So…it has been how long since I last posted?  Now you see!  Getting this thing under control and expanding it towards others is a pretty big task for me at the moment.  Games by and large have passed me by while I’ve been the platform for others to game these past weeks.  After four gaming days a week, lunchtimes lost and preparation of new systems for the following set of days, blogging about games doesn’t come as natural as I’d like!  I can’t sound like I’m belly-achingtoo loudly though, as I am a happy victim of success here, and hope to complain about a lot more in the term to come!

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Book Review – The Horus Heresy Series book 1 – Horus Rising by Dan Abnett

This was something of a venture for me – I’ve tried reading some of the Black Library material in the past without a barometer, and found them pretty shallow. This was the exception that opened my eyes to the 40K universe proper.

It is by no means a fantastic text, but I was overwhelmed by the deft approach that author Dan Abnett adopts to populate a seemingly lifeless universe with characters that draw you in, and genuinely engender feelings towards. The concept of this first book in the Horus Heresy series is purely an introduction to future tragedy, and to that end, makes all the right moves in allowing you to sympathise with the main characters and their followers. I’ve always looked on the soldiery of 40K to be automatons and clones – but Abnett invests a great deal of time in showing you the human qualities of these supermen. They are indoctrinated servants, but also make choices within their roles that affect the world around them, just as regular individuals would.
There is an obvious care and devotion to the source material at work here, as Abnett captures the sterility and service-oriented atmosphere of Warhammer future with aplomb. The aesthetic attention to detail is clear throughout the novel; and there is a clear theme of service and duty that resonates at every caste level in the text. Abnett isn’t one to bury the lea, even within a chapter, as he allows his characters to mature and develop at their own pace – it often makes the reader…this reader wonder how to feel about certain characters very early on – but that is how such judgement and affiliation works in real life too.
At the very core, Horus Rising succeeds as a story about soldiers in space. It isn’t without flaws – such as the dense terminologies that reference a prior knowledge with Warhammer 40K that would have helped me immensely, but as to that – hey didn’t stop me enjoying the text either. I could have done without the excessively (and repetitively frequent) adulation prefacing the arrival of the Primarchs in their every scene, but this was really my only substantial demerit towards the book. What it did do successfully was encourage me to read the next in the series. I recommend this to any fan of the hobby game without reservation – and to those willing to give it a chance, you might find there is a depth here worth your time.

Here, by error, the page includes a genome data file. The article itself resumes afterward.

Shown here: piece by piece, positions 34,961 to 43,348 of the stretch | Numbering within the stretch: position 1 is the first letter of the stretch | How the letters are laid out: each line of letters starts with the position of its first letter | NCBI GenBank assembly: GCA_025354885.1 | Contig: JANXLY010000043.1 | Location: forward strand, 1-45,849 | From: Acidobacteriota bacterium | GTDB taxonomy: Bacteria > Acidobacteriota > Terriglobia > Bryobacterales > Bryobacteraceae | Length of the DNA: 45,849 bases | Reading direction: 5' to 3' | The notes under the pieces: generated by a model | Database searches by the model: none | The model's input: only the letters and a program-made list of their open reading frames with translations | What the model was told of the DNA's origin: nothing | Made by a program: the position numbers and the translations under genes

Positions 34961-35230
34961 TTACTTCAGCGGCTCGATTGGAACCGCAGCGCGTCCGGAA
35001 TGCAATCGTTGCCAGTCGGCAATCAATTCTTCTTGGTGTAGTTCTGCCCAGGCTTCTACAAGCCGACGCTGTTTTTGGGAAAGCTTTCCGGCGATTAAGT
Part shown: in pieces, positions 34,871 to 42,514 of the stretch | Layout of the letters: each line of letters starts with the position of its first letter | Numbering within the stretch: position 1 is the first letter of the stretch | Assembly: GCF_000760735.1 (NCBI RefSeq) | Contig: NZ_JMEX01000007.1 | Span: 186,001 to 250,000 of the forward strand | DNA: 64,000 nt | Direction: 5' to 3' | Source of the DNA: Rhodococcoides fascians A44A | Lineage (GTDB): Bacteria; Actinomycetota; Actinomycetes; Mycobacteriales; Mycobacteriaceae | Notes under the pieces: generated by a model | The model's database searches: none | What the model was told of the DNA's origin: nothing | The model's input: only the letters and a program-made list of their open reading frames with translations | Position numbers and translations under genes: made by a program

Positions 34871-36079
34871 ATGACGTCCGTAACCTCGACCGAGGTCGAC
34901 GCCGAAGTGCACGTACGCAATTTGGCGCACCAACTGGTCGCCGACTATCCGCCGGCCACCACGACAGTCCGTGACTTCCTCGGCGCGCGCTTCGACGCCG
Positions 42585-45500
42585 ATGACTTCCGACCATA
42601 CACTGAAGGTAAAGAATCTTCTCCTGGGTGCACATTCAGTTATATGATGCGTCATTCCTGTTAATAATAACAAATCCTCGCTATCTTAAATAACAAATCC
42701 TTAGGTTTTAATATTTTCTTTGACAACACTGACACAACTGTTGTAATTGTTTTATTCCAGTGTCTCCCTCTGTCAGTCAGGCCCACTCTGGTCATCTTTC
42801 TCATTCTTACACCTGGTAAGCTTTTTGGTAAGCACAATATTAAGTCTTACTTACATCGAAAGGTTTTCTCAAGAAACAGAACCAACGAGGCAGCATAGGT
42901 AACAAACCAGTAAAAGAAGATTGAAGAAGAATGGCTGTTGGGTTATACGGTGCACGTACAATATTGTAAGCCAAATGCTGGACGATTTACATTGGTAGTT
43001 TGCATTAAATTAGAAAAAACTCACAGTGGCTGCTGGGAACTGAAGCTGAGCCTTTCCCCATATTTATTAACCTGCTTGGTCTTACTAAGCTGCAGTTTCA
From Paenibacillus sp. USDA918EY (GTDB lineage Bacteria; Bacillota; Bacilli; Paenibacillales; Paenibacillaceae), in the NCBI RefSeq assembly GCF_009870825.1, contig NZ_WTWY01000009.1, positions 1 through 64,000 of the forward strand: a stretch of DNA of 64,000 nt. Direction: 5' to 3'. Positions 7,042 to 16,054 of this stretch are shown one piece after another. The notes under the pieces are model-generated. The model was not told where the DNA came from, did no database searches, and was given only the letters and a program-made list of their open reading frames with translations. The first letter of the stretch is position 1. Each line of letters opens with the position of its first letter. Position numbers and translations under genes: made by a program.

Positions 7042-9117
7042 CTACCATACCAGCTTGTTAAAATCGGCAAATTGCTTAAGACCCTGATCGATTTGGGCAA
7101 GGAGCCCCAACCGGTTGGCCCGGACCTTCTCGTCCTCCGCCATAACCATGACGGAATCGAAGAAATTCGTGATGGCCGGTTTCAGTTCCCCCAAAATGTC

Painting this week…Wurrzag and Rock Lobber

So, as promised, although a day late in the posting – My pics of the new Finecase Rock Lobber and my Wurrzag WIP!

The Lobber was pretty easy, but as I’ve mentioned in a previous blog, it was the Finecast that was both a strength and a weakness.  The plastic needed major cleaning, especially the thinner pieces and character models.  Also, the model was warped out of packet, and needed the 15 seconds of High-Power hairdryer to manipulate into shape again.  The benefit was this entire piece has incredible detail that more than compensates when the other issues can be fixed.  I am  not deterred from purchasing Finecast into the future, but this is not a green light for GW to rack up the prices unfairly!

Rather than go through the colour choices, I’ll say this much for the lobber.  As a model, it is really nice, but as a unit in strategic gameplay,I’ve used it once and have not been over-awed.  I think I may need to invest in either a Doom Diver or a Snotling Pump Wagon (Advice welcomed!) down the road for a competitive replacement.

Wurrzag is a great model.  This is metal, and I layered the bejeebus out of it to the point that I was afraid I’d lose some detail, but am pretty happy with this work in progress overall.

As you might see, I’ve started to apply the base for some tattoos, and there is a bit left to do with stitching and rope pieces, along with a touch up on the weapon and staff, but this was a fun model to paint, and I’m now going to start looking for Wurrzag on Boar, because he will be just the tonic after painting a few Savage Orcs and Boyz!  A little treat at the end of the tunnel!  As for the next project-have a BSB to assemble and dress up, and have been making a new lazy susan for the new paint range.  My old paints occupy every available nook and an unsued toolbox, but this should solve the storage problem before it grows bigger!  I’ll post later on progress!